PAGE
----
Maybe the most egregious sin Austin Powers commits is trying to get serious with the relationship between Myers and Elizabeth Hurley’s character, though. For 90% of its runtime it’s a comedy so silly and absurd that it plays like a filthy cartoon, and then somewhere in the third act we get long stretches of dialogue where the two start discussing the boundaries of “their relationship.” Seriously? Why the hell would we care about the trials and tribulations of a dumb, one-note joke’s romantic life? This thing should have been trying everything it could to keep up a rapidfire, joke-a-minute pace, because that was the only thing it had going for it. At least Norm MacDonald looks uncomfortable doing the romance scenes in Dirty Work, and we’re never asked to take them seriously.
Why is Dirty Work underpraised?
This movie should be considered a cult classic based on its cameos and supporting performances alone. You really can’t beat Jack Warden growling filthy lines, squeezing people’s testicles, and perving out while watching ladies do aerobics on the television. This thing gave us the legendary Chris Farley’s last performance before his death too, which included the classic bit of his raging about his nose getting bit off by a Saigon whore. It even affords Don Rickles the opportunity to go off on one of his insult jags. Has he got another forum to do so since? Either way, this is classic stuff. Not to mention the fact that Adam Sandler showing up for five seconds dressed as the devil and saying, “We eat the pig and then together we burn,” is probably the most effective use of him in a movie ever.
There are so many great quotes in this movie, quotes that I still use to this day. How can a film fan’s heart not be warmed by MacDonald responding to the opinion that grown men don’t get into fights with the quip, ”What, are you kidding? Did you ever see that movie Kickboxer? They’re all grown men!” This movie gave the great David Koechner one of his first film roles, and MacDonald’s deadpan response of, “Who’s that dude?” to one of his now patented misogynist rants just can’t be beat. Other classics include, “I’ve never seen so many dead whores in all my life,” and, ”No, no, I have to go and…lift weights.” I could go on all day.
Most obviously though, Dirty Work doesn’t get enough praise because Norm MacDonald is a comedic genius too special to succeed in a cut and paste industry, and is certainly much funnier than Mike Myers has ever been, colossal success or no. This movie doesn’t rely on the absurdism that started feeling dated coming into the aughts, instead its humor lies in the clever asides that started to take root once digital shooting allowed for looser, more improvisation-heavy shoots in later years. Also, Dirty Work is ludicrously offensive for much of its runtime, which is the sort of humor that never goes out of style. Sure, MacDonald might be a beat off and too difficult to work with, but his uniquely dry, trickster persona is one that could have given us so many more hilarious movies if we would have just given him the money to have the clout to get them made. At least it would have been more fun to watch him burn out than it was watching Myers fade away.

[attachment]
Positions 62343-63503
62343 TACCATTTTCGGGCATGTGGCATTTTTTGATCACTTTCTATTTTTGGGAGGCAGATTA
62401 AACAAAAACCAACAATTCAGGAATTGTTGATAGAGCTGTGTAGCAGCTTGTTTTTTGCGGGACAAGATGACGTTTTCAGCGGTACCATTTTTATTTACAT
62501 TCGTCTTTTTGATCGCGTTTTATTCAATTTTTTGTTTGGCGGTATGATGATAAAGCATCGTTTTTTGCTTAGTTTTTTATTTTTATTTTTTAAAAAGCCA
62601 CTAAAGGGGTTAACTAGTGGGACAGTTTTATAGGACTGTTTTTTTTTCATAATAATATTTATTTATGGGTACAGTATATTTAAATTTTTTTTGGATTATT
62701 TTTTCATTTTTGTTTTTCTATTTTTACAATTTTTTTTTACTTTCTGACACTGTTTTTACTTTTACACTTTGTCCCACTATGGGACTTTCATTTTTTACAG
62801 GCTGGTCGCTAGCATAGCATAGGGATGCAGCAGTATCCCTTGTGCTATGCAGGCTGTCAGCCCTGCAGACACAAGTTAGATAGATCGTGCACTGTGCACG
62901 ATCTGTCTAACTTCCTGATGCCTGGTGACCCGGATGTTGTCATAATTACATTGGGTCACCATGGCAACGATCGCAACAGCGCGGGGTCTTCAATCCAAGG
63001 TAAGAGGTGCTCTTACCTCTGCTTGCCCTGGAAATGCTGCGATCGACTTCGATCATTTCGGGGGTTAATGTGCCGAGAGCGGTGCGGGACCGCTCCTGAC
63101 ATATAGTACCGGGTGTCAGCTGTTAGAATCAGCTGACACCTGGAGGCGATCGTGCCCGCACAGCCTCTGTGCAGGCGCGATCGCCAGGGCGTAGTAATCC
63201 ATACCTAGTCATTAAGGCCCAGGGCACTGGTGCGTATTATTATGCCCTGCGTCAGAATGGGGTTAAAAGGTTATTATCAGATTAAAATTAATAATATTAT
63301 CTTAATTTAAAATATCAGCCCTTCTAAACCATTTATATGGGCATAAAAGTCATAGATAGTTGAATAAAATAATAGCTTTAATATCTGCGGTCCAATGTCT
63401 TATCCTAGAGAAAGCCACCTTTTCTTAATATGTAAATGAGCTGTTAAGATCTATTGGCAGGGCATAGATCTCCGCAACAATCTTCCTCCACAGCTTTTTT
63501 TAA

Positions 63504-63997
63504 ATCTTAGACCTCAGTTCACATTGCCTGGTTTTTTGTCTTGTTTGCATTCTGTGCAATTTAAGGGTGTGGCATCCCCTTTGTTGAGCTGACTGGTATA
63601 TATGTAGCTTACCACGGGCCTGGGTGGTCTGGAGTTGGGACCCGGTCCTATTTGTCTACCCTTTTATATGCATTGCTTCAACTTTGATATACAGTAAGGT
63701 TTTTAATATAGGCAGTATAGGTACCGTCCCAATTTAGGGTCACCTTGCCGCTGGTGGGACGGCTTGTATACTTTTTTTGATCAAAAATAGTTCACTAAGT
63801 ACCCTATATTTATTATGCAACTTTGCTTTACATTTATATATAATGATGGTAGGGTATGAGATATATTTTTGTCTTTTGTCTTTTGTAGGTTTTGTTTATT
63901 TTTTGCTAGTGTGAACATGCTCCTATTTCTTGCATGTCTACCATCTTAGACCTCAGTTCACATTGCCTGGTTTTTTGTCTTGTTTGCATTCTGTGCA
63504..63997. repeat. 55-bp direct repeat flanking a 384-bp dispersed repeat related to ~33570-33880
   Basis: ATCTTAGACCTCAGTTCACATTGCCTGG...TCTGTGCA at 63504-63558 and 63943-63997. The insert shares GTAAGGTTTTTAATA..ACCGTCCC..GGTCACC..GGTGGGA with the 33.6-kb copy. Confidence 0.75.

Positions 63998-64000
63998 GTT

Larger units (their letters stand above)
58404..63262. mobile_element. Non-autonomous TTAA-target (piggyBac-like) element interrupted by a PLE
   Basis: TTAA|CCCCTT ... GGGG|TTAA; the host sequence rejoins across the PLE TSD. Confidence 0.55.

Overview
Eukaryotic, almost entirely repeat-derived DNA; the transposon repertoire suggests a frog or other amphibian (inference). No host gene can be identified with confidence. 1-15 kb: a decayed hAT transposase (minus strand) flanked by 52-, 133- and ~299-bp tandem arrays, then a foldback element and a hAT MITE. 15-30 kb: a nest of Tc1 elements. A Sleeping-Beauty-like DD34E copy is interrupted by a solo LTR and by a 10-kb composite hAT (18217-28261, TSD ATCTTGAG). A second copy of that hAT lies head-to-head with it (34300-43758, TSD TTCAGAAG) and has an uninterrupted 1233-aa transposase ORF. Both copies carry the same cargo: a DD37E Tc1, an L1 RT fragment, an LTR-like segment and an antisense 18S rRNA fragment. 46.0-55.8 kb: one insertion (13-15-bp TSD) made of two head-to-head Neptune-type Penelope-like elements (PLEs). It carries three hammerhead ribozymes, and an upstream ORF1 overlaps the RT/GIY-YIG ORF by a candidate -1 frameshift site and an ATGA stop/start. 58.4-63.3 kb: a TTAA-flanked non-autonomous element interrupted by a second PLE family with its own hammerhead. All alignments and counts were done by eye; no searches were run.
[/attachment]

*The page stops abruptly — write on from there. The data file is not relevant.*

Evening the odds.
Okay, so probably it’s unfair to make fun of Austin Powers for looking dated without bringing up Dirty Work’s ludicrous, late ’90s pop-punk soundtrack. Who was in charge of picking out the music for this thing? It sounds like you’re watching a movie about 15-year-olds, and then you look at the screen and see Norm McDonald and Artie Lange looking all haggard. Jarring. Still though, if you want to talk unappealing music numbers, you have to bring up Myers making that in-character rock song with Susanna Hoffs and Matthew Sweet that played over Austin Powers’ end credits. Who foot the bill to make that thing? Talk about self-serving nonsense. If Norm MacDonald was ever given way too much money he would have been able to spend it on something way stupider. Or, at least he would have lost it on one of his gambling binges.